What are the expectations for 2010? "As with 2009, I will take every day as it comes, try to be more imaginative with what I sell both in books and non-book stock," said Sarah Rees of Cover to Cover bookshop, Swansea. "I will also watch with interest how the e-book develops. The main threat comes from online bookselling and e-books. The main opportunities come from continually thinking of imaginative ideas to draw customers into a real book shop."

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Book trailer of the day: It All Changed in an Instant: More Six-Word Memoirs by Writers Famous & Obscure, edited by Larry Smith and Rachel Fershleiser (Harper Perennial, $12, 9780061719431/0061719439).

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Obituary notes: The Guardian asked several contemporary authors, including David Lodge, Carol Ann Duffy, Colm Tóibín, John Banville, Margaret Atwood, Edmund White and Ian McEwan, to celebrate the work of some of the great writers who died during the past decade.

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Book reviewers for the Guardian offered their picks for "the best of the publishers' lists for the first six months of the new year."

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At Sterling Publishing:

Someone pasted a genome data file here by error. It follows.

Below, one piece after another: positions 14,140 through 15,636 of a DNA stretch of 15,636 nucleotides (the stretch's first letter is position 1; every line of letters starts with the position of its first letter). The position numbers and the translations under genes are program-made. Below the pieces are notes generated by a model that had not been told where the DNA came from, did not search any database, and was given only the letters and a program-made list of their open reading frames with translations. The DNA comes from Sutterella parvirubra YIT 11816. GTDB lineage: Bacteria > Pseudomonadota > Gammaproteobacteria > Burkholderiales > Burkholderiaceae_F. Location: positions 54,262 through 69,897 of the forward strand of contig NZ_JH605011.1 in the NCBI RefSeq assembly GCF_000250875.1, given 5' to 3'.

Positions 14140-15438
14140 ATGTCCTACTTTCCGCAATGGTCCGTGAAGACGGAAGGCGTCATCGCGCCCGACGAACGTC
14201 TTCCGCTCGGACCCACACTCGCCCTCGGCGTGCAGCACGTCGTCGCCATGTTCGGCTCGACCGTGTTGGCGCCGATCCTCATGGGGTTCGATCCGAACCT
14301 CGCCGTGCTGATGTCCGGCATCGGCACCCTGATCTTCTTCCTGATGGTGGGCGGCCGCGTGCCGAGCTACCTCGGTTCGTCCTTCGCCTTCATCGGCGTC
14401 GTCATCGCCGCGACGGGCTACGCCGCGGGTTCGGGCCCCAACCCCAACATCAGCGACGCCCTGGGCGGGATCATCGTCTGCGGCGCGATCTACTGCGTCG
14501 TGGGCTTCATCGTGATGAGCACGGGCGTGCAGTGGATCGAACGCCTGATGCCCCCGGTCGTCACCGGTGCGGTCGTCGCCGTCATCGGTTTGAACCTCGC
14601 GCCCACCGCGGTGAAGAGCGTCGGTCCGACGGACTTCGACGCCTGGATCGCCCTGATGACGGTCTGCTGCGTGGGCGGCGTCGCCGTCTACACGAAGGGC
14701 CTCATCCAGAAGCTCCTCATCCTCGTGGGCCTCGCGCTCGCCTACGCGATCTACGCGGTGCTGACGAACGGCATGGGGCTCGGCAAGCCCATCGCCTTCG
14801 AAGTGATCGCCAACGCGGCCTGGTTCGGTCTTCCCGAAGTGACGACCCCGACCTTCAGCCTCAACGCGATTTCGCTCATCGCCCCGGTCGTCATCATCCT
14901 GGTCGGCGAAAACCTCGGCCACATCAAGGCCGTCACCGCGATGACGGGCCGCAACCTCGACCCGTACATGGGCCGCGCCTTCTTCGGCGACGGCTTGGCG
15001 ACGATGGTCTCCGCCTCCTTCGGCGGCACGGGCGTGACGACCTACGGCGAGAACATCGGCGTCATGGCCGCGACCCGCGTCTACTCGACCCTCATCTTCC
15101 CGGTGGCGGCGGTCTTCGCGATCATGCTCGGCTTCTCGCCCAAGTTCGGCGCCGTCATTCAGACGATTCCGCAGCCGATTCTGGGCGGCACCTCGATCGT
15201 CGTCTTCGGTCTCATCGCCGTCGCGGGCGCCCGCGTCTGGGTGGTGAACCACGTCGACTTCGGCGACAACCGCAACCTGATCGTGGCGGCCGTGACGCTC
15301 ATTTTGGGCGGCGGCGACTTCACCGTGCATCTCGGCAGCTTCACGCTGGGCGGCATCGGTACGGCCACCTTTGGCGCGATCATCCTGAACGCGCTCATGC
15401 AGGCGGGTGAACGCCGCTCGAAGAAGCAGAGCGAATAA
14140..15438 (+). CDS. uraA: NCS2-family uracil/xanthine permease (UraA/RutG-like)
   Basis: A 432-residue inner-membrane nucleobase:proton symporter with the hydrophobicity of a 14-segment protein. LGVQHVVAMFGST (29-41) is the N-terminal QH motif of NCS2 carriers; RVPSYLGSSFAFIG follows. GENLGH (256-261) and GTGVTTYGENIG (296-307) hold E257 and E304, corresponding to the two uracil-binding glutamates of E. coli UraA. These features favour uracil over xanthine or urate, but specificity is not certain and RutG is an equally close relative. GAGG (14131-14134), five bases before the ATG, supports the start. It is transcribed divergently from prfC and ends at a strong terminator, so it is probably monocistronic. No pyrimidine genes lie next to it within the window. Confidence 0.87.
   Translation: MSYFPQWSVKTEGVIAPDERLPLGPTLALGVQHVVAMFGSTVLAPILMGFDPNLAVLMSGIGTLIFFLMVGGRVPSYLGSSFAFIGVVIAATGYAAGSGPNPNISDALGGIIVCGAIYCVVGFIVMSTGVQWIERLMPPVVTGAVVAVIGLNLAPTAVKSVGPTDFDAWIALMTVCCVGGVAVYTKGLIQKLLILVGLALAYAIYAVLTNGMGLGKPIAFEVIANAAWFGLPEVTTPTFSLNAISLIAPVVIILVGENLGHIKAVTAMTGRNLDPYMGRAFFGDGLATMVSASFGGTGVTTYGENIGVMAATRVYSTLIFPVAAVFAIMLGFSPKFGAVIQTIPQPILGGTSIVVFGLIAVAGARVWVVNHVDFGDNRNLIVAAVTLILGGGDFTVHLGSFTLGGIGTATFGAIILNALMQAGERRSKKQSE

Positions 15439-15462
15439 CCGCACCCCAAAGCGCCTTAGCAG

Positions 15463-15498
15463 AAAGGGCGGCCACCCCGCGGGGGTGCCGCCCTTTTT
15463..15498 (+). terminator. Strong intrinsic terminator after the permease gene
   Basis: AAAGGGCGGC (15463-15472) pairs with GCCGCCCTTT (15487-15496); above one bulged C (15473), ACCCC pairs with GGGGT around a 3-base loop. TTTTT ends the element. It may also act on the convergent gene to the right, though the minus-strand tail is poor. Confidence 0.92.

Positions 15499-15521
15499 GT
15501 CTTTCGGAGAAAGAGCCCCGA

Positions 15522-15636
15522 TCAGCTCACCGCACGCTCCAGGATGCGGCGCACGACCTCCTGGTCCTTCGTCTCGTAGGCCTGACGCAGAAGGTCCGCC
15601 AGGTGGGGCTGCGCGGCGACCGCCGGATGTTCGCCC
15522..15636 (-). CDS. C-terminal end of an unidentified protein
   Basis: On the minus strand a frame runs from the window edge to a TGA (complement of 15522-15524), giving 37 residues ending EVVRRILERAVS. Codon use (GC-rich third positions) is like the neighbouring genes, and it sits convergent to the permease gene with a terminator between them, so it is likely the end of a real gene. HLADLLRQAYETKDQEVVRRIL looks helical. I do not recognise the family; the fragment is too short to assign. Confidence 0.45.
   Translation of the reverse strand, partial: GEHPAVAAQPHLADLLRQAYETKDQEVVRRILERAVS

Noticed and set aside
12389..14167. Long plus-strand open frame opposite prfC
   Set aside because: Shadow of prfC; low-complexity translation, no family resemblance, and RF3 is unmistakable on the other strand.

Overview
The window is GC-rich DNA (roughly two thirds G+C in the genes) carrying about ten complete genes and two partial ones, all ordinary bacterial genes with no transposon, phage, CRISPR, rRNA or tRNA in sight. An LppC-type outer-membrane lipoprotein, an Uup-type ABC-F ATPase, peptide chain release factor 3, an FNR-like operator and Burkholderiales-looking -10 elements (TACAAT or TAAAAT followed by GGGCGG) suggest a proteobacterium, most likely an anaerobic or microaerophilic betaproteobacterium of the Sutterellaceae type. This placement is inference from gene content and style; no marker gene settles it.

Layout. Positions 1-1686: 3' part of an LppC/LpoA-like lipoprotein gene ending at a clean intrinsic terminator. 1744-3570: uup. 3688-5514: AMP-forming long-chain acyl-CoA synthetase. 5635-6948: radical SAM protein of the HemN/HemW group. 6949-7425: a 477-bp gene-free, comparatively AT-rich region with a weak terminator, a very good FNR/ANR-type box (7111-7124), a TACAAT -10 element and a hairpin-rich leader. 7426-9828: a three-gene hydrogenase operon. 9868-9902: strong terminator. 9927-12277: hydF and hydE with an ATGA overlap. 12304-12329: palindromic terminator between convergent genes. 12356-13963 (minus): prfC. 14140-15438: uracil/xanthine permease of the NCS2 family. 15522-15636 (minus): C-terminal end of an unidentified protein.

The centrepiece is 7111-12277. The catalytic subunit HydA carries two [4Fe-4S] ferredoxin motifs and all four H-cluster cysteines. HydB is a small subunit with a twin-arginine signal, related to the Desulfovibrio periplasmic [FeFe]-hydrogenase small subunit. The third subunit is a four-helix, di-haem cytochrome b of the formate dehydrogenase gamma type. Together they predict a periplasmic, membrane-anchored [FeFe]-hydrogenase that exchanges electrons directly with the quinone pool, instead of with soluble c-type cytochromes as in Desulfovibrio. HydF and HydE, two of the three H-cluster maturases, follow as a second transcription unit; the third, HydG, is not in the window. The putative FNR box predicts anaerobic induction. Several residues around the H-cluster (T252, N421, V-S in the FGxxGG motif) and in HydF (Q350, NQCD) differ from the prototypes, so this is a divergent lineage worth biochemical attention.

• Frances Gilbert has been promoted to v-p, publisher, Sterling Children's Books, which includes Sandy Creek Press, Begin Smart and Flash Kids. Gilbert was previously v-p, editorial director, Sterling Children's Books.
  • Margot Schupf is joining the company as v-p, Sterling Innovation, effective January 25. She was formerly senior v-p, editorial director, digital publishing, for the Morrow/Avon/Eos group at HarperCollins. She was also acquiring nonfiction for Morrow, focusing on lifestyle, diet and health.
  • Harold Lee is joining the company as v-p, finance, effective January 7.

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Effective January 16, Parthian Books, the Welsh independent press, will be distributed in the U.S. and Canada by Independent Publishers Group.

Parthian's publishes the Library of Wales imprint, which includes titles such as Raymond Williams's Border Country and Dannie Abse's Ash on a Young Man's Sleeve. The house won the Wales Book of the Year in 2009 with Grace, Tamar and Laszlo the Beautiful. Parthian's 2010 list includes Into Suez, a new novel by Stevie Davies, who was long-listed for both the Orange and the Booker prize for previous work with Orion.